A few weeks ago, Shirley was moved into hospice care. And, I realized that had never made the beef bourguignon for them. Call it guilt, call it whatever you want, but I decided to use up the red wine that they gave us at Christmastime on a beef dish – not bourguignon! – for Jack. I felt that it was more important now than ever to continue with the meal “donation” to help him out. I had just purchased a bunch of beef short ribs, so I got out my Dutch oven and put this recipe to the test.
Paired with large chunks of carrots, celery, and whole cipollini onions, Red Wine Braised Beef Short Ribs is a hearty, rustic dish that fills the belly and satisfies every food craving. The red wine, along with a few other ingredients, helps to create a thick and luscious gravy that makes this one-pot dish absolutely fantastic.
Grab some crusty bread, because dinner is served! By the way, I’m still waiting to hear from Jack on his thoughts about the dish. I’m sure once he sees me in the hallway, or in the lobby, he’ll make mention of it. For me, it was a hit. I’d make this again if I had more people to share it with. Who wants to come for dinner? 🙂
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Red Wine Braised Beef Short Ribs
- 6 pounds beef short ribs, bone in
- 1/4 cup vegetable oil
- 2 pounds cipollini onions, peeled and left whole (or pearl onions)
- 3 large celery stalks, cut into 1 inch pieces
- 4 large carrots, peeled cut into 1 inch rounds
- 8 cloves garlic, peeled, left whole
- 1/2 cup parsley, chopped (plus more for garnish)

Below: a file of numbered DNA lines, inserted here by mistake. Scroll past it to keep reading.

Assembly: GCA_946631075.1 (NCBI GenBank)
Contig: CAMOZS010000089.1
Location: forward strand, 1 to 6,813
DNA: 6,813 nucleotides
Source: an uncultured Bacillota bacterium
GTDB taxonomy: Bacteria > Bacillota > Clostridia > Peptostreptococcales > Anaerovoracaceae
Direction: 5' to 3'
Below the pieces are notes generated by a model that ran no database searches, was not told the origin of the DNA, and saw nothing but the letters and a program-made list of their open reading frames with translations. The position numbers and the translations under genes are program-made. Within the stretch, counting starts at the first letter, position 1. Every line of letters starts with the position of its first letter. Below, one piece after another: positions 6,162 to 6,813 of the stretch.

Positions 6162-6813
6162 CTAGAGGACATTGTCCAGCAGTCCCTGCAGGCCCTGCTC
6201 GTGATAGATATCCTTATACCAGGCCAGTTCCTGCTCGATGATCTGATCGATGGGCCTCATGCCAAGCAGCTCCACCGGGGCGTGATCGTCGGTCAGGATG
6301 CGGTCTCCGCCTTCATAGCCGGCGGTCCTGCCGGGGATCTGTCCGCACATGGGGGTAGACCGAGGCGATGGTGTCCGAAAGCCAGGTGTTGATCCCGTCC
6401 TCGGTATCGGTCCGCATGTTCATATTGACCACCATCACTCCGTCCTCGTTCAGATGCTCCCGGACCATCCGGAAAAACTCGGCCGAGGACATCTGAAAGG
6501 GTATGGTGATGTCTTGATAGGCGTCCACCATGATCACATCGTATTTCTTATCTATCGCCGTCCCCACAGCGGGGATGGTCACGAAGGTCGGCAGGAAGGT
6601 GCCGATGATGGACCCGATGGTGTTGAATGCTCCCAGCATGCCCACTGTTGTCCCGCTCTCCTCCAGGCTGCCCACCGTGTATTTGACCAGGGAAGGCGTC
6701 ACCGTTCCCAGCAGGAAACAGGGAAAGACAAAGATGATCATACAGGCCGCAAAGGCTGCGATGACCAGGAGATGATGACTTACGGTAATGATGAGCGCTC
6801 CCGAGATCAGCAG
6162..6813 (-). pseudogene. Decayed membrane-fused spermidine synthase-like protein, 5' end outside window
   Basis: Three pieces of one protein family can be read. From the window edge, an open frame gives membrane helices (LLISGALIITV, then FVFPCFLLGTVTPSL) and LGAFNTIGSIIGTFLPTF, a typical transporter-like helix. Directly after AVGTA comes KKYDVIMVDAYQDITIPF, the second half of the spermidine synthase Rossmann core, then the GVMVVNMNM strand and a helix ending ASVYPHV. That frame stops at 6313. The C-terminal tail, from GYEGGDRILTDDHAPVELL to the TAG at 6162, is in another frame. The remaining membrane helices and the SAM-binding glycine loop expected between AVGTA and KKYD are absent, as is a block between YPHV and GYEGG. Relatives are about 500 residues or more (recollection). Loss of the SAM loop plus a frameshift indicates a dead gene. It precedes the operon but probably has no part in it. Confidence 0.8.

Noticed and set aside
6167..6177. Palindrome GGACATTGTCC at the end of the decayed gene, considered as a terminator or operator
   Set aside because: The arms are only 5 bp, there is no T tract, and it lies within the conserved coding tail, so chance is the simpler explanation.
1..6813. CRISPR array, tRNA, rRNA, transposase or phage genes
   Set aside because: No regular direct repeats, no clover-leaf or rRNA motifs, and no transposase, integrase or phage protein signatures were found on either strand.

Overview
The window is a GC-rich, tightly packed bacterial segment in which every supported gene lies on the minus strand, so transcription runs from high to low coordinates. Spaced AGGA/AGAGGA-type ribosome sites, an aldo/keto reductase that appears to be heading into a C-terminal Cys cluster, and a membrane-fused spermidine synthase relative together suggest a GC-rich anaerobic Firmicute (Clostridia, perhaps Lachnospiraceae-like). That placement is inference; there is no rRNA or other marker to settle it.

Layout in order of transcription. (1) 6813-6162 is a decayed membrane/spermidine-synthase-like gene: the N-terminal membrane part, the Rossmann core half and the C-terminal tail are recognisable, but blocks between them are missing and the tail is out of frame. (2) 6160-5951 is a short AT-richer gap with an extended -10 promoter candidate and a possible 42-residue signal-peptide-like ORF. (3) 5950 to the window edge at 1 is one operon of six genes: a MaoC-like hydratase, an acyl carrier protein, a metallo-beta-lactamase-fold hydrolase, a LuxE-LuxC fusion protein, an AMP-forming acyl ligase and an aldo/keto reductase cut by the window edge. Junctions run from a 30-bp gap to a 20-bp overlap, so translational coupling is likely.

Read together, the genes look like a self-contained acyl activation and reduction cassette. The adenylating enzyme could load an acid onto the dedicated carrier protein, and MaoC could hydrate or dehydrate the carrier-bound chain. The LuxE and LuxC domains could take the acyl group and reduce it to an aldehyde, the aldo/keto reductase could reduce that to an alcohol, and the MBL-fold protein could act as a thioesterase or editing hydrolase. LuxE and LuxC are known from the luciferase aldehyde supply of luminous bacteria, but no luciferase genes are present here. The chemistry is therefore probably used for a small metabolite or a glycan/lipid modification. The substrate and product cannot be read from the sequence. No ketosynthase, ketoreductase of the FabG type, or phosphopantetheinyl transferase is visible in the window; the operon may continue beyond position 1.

- 5 ounces tomato paste
- 5 cups beef stock
- 3 cups red wine
- 1 teaspoon salt
- 1 teaspoon ground black pepper
- 1 teaspoon dried thyme
- 1 teaspoon dried rosemary
- 3 whole bay leaves
- 4 tablespoons all-purpose flour
- Add the vegetable oil to a large, heavy-bottomed, oven and burner safe pot, and turn the heat to medium.
- While the pot heats up, sprinkle each side of the short ribs with salt and pepper.
- Fry the short ribs in batches in the vegetable oil. Do not overcrowd the pan. Do not allow the short ribs to touch during frying. Fry until browned - about 3 minutes per side. Once cooked, remove from pan and set aside on a plate. Repeat with the next batch until all short ribs are done.
- Pour the oil out of the pan. Do not not wipe the oil out, just pour out what you can. Add the carrots, celery, and onions, along with the remaining salt and pepper. Stir to combine. Cook for 5 minutes.
- Add the tomato paste and flour. Stir into the veggies. Cook for 5 minutes. In the meantime, preheat oven to 350 degrees.
- Next, add the beef stock, red wine, garlic, thyme, rosemary, and bay leafs. Stir to combine. Transfer the short ribs back into the pot. Nestle the ribs into the braising liquid. Cover and transfer to the oven. Roast for two hours.
- Remove from oven, gently stir in the chopped parsley, recover and roast for 60 more minutes.
- Remove from oven, gently stir one last time, and roast for 60 minutes. This time, do not place the lid on the pot. Check every 15 minutes. At this point, the meat may burn and the gravy may get a little too thick. Remove from oven and serve once the gravy has reached your desired thickness.